with Rosalie Liddle Crawford
Our future phones need to be smarter and have unique user settings. For example, if we were able to set our phones to ‘politician’ mode, there would be a common warning message come up that reads “I wouldn’t text that if I were you”.
The best rule of thumb though for mobile phone texting and answering messages on social media, is “nothing after 9.30pm”. I doubt much research has been thrown at this, but my late-night scrolling of social media and message boards suggests the hypothesis that late-night keyboard warriors may have started the day in a less inebriated state.
Trolls will just have to sit behind their screens while you enjoy a solid night of sleep.
The ‘24 hour rule’ and my father’s wise advice of ‘if in doubt don’t’ are also great rules to apply to the overuse of communication technology devices.
Blabber and the blubber
Should politicians or wanna-be politicians even be allowed to answer their own mobile phones? It can be like a triple negative - it’s not unlike not giving a phone to a walrus. Not.
A politician is thick-skinned, prone to loud bellowing, territorial, aggressive when provoked, blabbers, and doesn’t have tusks, whereas a walrus on the other hand is thick-skinned, prone to loud bellowing, territorial, aggressive when provoked, has blubber and doesn’t debate on television.
If all politicians could do a stint during their first term as a wanna-be astrophysicist, I’m sure the world would be a better place.
They would look through a telescope at Mars, Jupiter and further out into the vast universe and start to get an idea of just how inconsequential we all are back here.
The not-so-common cold
This planet we call Earth has been formed in a kind of Goldilocks zone around the Sun. Not too hot or we’d burn up, and not too cold, or we’d all freeze. How did this happen? Thankfully this is also where oceans remain largely in liquid form. For those of us who are not marine biologists and may not understand its significance, this is just something extremely helpful for our overall survival.
For those who are into the anti-global warming arguments, and point out that hot dogs are no hotter than a decade ago, Sunday remains 24 hours long, and that the abominable snowman hasn’t melted, well I give you the common cold. It’s not so common post-lockdown. Some say it’s due to social distancing, but for those of us who continually ask the ‘why’ questions, could it be global warming?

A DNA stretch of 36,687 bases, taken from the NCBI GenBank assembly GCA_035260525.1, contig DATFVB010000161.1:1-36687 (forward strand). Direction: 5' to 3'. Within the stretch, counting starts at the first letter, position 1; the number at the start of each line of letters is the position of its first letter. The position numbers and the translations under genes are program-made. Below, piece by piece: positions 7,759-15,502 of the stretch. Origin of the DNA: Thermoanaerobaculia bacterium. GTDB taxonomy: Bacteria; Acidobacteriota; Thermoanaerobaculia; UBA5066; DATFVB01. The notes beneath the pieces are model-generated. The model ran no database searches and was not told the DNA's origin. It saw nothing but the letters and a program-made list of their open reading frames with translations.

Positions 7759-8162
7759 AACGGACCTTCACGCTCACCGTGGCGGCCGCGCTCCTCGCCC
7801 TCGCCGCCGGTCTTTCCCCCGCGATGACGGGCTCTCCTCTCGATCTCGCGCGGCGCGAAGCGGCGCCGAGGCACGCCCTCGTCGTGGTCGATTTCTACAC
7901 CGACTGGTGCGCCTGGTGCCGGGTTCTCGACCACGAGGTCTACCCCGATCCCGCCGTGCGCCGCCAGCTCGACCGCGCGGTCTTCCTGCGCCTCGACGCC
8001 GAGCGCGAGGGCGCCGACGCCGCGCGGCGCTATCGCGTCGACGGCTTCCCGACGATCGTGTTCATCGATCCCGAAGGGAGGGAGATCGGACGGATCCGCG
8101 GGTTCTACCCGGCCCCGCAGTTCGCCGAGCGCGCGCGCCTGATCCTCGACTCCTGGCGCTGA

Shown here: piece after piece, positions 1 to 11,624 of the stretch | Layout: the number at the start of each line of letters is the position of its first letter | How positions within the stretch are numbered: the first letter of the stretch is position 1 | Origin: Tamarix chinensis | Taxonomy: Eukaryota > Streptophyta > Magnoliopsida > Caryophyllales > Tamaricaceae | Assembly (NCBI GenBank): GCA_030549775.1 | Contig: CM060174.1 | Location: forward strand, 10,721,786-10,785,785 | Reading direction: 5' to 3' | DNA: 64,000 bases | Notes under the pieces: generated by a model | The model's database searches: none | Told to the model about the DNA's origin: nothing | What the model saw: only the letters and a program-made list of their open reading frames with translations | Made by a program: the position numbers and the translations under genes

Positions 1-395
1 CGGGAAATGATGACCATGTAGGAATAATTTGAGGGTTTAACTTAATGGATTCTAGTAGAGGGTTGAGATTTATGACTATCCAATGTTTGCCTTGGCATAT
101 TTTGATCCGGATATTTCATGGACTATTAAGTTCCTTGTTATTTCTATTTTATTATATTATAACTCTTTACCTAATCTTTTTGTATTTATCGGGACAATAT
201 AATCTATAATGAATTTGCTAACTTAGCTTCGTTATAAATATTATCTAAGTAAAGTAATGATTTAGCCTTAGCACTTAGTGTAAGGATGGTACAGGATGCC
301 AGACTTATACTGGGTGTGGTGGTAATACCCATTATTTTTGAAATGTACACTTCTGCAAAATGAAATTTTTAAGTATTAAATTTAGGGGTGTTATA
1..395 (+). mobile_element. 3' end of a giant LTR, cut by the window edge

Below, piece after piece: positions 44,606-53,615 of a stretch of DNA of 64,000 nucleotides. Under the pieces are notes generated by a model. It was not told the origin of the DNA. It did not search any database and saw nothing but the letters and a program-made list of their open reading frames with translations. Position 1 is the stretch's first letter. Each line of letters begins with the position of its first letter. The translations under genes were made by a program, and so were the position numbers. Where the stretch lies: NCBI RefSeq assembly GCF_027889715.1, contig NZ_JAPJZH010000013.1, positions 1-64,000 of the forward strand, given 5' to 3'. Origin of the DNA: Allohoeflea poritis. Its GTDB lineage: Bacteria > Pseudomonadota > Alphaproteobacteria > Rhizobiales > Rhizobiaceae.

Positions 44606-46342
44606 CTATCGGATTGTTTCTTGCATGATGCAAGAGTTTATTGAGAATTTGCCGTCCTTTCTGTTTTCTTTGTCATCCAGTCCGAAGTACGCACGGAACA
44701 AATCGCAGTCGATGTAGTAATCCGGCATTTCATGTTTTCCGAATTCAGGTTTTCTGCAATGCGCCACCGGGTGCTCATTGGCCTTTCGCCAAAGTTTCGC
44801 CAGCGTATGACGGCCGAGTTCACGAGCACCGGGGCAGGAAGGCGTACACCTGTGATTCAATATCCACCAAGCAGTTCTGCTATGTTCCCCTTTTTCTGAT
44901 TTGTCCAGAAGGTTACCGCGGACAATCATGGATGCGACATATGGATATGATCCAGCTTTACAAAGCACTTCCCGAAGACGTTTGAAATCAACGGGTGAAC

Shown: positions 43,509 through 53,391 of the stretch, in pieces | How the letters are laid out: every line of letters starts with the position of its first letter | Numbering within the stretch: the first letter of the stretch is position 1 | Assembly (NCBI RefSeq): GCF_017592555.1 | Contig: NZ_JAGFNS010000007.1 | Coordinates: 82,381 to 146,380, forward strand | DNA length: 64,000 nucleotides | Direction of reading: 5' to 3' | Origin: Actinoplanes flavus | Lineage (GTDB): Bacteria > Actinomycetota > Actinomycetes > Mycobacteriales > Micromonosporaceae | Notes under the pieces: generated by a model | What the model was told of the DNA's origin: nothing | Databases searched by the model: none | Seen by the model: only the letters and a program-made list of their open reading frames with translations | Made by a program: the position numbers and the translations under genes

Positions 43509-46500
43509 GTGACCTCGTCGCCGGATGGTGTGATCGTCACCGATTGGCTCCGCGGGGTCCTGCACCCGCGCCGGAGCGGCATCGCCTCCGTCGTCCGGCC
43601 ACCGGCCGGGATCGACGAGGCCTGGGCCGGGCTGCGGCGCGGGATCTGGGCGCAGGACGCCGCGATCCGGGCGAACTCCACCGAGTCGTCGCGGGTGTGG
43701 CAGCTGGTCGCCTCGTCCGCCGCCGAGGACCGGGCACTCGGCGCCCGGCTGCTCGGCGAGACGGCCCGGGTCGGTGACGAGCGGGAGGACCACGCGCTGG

Don’t let baby names go viral
Can you just imagine - if we all took ourselves off into that dark energy in that great vacuum we call space and looked back at how pipsqueak we are, maybe we’d stop warring, get rid of our own dark energy, and do something greater and more collaborative about wildlife, the natural environment and our care of it.
There’s not much these days that seems to separate us from the general wildlife. The use of tools was one until someone spotted elephants dropping logs on electric fences to short them; and bottlenose dolphins, the brainiacs of the sea, using marine sponges to stir up ocean-bottom sand to uncover prey. But we also have abstract thought, sandwiches, bean bag chairs, competitive cooking shows and apostrophe abuse in baby names.
Name inspiration comes in many forms, and for these parents who like to draw from real life as the reasoning behind naming babies Corona and Covid, please just no. Please don’t name your children after a virus or microorganism.
Granted, having a baby conceived or born amidst the global pandemic is a silver lining, but there are other ways to make the day memorable. And other names.
It’s also important to think initials through too. Like R.U. Ready who was born in 1896 in Kansas, USA. And consider first names with surnames, like Agusta Wind, born in 1880 in Illinois, USA.
According to popular baby name website Nameberry, Luna and Milo have topped a list of the hottest baby names of the year so far. One name missing from the girls’ top ten list was Cora, which took eighth place this time last year. The website said a possible explanation for its decline in popularity over the last six months could be that the name is too reminiscent of the word “coronavirus”.
Starting a new movement
Speaking of viruses and micro-organisms, it’s also good for politicians to be reminded that within one linear centimetre of our lower colon there lives and works more bacteria - about 100 billion - than all humans who have ever been born. Yet many people continue to assert that it is we who are in charge of the world. We live, we die, we move through the colon of life. Hopefully we can start a movement, end a movement or change a movement along the way.
Change is after all what politics is supposed to be about. But darker energy forces in the political universe can subjugate best intentions. Politicians get caught in an electoral causality loop. Change is needed, a person promises change, nothing has changed, change is needed. And so on.
Eventually a politician gets expelled from the political digestive tract, someone scoops the poop and we start again.
July 24, 2020